#Entrepreneurs — 10.03.2017

Millennials: Losing the Start-up Bug?

Entrepreneurship is the cornerstone of capitalism but don’t be fooled by Zuckerberg’s billions, despite the tech boom the appetite for founding a new firm among US Millennials is in decline.

Technology, adoption of which is typically led by younger generations, has made scores of youthful millionaires and a few billionaires this decade, creating an impression that entrepreneurship among Millennials is thriving, but recent research paints a darker picture.

Millennial entrepreneurship is actually rarer than for older age groups, according to a 2016 study by the US Small Business Administration.

This found that in 2014 less than 2% of Millennials were self-employed, versus 7.6% for Generation X and 8.3% for Baby Boomers.

The report acknowledges entrepreneurship rates rise as people grow older, but the rate of increase has slowed among Millennials. At age 30, less than 4% of Millennials were self-employed. By the same age, 5.4% of Generation X and 6.7% of Baby Boomers were self-employed.

"The spectacular entrepreneurial successes of some Millennials and the proliferation of programs designed to replicate that success together create the impression of a generation in which entrepreneurship is thriving,” the report states. “Our data exposes a different reality."

Starting a Side Hustle

Yet perhaps the outlook isn't quite so gloomy – a 2011 report by the Kauffman Foundation found 54% US Millennials want to start their own business or have already done so, while another study the same year claimed 35% had started a side hustle business to boost their income.

"There are a lot more resources today for new entrepreneurs than 20-30 years ago, which gives the new generation of entrepreneurs more confidence to start their own business," said Scott Pecoriello, 20, founder of six companies including Connecticut-based WeatherOptics. "There's more encouragement for new entrepreneurs."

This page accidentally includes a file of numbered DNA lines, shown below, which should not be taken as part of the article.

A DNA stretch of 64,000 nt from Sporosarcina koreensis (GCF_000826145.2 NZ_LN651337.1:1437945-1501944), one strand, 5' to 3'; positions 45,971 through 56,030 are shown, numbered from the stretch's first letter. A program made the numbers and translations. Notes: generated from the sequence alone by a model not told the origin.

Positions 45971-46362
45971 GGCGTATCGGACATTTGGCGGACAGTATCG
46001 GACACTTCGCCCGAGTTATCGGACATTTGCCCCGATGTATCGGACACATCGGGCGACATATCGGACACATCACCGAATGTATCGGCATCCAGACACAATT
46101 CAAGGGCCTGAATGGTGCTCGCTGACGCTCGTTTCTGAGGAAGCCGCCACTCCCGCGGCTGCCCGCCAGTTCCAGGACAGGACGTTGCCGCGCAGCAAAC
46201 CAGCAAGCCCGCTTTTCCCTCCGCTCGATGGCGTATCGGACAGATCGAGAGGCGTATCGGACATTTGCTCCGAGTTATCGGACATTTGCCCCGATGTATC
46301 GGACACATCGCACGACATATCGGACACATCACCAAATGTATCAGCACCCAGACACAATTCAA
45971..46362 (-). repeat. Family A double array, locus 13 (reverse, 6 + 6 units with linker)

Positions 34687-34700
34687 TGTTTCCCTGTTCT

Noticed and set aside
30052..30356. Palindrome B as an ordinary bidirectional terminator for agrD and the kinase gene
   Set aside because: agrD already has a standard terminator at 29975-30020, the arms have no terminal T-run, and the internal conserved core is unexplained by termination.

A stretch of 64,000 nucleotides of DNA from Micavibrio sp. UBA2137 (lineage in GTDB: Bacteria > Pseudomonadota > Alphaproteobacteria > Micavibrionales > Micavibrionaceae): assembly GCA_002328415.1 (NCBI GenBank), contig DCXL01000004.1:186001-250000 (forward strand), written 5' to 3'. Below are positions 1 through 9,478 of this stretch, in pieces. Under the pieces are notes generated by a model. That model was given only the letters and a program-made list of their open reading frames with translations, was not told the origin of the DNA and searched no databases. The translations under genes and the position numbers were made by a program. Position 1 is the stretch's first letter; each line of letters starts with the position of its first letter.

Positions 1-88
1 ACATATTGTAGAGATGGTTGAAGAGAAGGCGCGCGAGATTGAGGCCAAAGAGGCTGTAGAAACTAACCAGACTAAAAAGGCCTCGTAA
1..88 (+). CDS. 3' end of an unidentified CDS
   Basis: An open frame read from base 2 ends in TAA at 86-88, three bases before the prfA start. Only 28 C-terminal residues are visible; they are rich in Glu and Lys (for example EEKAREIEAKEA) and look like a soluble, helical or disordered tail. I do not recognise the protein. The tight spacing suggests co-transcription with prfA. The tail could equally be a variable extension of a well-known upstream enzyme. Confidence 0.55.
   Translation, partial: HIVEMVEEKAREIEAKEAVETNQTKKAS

He typically gives each of his businesses 12-18 months before deciding whether to continue with them.

"A lot of it was trial and error. I would see what worked and what didn't. I still think that's the best way to go about being an entrepreneur," said Pecoriello, a student at University of Delaware who took a sabbatical ahead of the launch of his latest venture, Flock, a location-based photo and video sharing app.

"I would have an idea, brand it, create a website and give it my all. Then I would see whether it was working in terms of the market place and some failed and some succeeded."

As part of BNP Paribas Wealth Management's 2017 Global Entrepreneur Report, the European based bank interviewed 1,153 'Millennipreneurs'.

This found these young entrepreneurs have the highest level of interest (57%) in angel investing relative to Generation X (44%) and Baby Boomers (26%), something that is a major attraction to both Pecoriello and Mexican prodigy Daniel Gómez Iñiguez.

The Monterrey native, who co-founded Mexico's largest biodiesel producer SOLBEN aged 17, and now almost a decade later is invested in nine other companies through his own investment fund, said his generation of entrepreneurs shared core character traits with their older counterparts.

"We may have learned some new technologies, but we're very similar to entrepreneurs of the past in that we have innovative ideas and work very hard to realize them," added Gómez Iñiguez. "I've never met an entrepreneur who didn't work hard and just got lucky."


of Millennipreneurs favour Angel investments